Roberts with the mystery instrument
 In the case of the title track from Rare Birds, however, the concert rendition was like an X-Ray of the song, with Roberts breaking down the multiple guitar parts into a series of statements, using a multitude of pedals with precision to create the necessary sounds, from pretty, chorused strumming to ripping, distorted lead lines. It was his (and, presumably Wilson’s) ingenuity that solved the guitar part, but it was his wicked joy in playing it that gave it life. When I listen to the song now, one of my pleasures is peeling part the mix in my mind to appreciate those guitar parts again. 

Roberts, playing all his parts with precision (on a Jazzmaster)
Wilson has always been unafraid to go to some odd places lyrically, putting over lines like “Wait, can we really party today?” with a glazed sincerity that makes them work. On Rare Birds, maybe due to the influence of longtime collaborator Father John Misty, he takes even more chances than usual, with varying results. 49 Hairflips, for example, runs the gamut from the bonkers to the sublime. The opening lines had me questioning my sanity slightly and certainly qualify as the weirdest Bob Marley reference ever: “We were burning, we were looting, we were learning one or two things about life/We should fuck right in front of them, just to show them our light/We’ll be fucking, we’ll be sucking, while the rest of them are posting their lives/Ah, these kids will never rock again/Sign of the times.” Er, ok. The chorus is equally wacky: “49 hairflips! 49 hairflips on DayQuil” - say what, now? But then he gets to this devastating couplet: “I’m not leaving these walls without the prettiest song I can find/Miss your laugh most of all, really miss it tonight.”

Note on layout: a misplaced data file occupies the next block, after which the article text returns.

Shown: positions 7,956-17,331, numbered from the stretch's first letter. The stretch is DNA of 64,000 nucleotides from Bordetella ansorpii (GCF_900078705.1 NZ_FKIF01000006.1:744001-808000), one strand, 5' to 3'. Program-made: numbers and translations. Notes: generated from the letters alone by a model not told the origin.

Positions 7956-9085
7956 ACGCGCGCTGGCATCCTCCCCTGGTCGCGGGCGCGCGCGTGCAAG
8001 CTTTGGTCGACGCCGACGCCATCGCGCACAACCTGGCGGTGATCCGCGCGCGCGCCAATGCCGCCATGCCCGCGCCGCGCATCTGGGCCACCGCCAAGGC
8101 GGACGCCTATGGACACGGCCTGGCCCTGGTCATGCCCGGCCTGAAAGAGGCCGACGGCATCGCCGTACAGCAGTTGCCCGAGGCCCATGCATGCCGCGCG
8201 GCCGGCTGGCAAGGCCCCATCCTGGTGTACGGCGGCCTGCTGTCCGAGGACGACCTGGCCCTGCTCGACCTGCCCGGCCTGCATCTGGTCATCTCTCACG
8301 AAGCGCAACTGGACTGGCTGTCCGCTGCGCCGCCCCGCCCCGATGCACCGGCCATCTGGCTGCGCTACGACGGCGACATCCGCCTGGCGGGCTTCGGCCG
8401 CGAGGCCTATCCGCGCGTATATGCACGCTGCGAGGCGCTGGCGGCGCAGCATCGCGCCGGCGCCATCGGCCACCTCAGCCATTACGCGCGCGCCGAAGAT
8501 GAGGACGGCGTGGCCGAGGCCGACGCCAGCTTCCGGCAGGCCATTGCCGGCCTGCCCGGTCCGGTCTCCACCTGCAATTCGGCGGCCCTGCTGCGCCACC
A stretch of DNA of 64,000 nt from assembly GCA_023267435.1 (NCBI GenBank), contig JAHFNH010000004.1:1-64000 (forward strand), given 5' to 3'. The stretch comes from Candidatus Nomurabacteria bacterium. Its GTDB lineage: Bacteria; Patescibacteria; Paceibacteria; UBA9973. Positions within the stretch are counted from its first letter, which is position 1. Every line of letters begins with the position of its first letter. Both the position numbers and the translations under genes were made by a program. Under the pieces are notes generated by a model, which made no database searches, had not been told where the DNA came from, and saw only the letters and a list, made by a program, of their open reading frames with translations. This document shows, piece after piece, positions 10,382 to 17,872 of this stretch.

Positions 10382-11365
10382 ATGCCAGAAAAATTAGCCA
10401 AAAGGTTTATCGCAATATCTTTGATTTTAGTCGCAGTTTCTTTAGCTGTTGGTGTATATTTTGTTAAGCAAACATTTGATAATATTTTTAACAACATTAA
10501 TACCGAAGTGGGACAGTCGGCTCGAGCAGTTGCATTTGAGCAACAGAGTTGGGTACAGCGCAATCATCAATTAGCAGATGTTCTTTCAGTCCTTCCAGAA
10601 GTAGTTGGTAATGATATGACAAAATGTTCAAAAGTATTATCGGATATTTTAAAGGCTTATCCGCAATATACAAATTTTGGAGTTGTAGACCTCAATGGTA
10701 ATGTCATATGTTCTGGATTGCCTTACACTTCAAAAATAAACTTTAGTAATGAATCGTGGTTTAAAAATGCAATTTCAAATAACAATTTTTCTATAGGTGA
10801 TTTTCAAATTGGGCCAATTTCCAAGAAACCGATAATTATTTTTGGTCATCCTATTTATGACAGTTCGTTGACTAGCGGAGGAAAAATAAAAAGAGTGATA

His delivery makes it go down easy, though, and turns the opening lines of Sunset Blvd into a true tour de force: “There’s a cherry on top tonight/For men who look like Jesus tonight/If you play your cards right/You can be the son of god, tonight.” The way he swallows the last repetition of the word “tonight” tells an entire story in novelistic detail through sheer emotion. Moments like that make it very easy to forgive any poetic infelicities that may crop up. And when he's direct and to the point, as on the ecstatic There Is A Light, the results are truly glorious. Having Lucius sing backing vocals on the album version doesn't hurt, either!

In any case, Wilson has always been about the full package of composing, playing, and production and on Rare Birds he has advanced by leaps and bounds across all metrics, delivering that elusive thrill of hearing an artist not only meet their potential but exceed it by a wide margin. And onstage at MHOW last month he proved that he could be generous enough to share his expanded vision with the other musicians and the audience to deliver a storming and dynamic show that defines what a rock concert can be in 2018. Miss him at your own risk.
Snapshots of The Shacks
Up-and-coming New York band The Shacks opened the show, presenting a polished set of their 60’s-psych and 70’s-R&B infused songs. The main drivers of their sound are Shannon Wise’s wispy, yet rhythmically acute vocals and Max Shrager’s sharp guitar, which can veer from psych solos to Nile Rodgers rhythms. They reminded me a little of The Clientele in their single-mindedness and there was a touch of Saint Etienne in the canny critique embedded in their pop art. If I didn’t hear that one killer song yet, there are more tunes to choose from on their debut album, Haze, which just came out. Between Wise’s star power (she was already in an Apple ad) and their assured sound, however, I would say they are well on their way.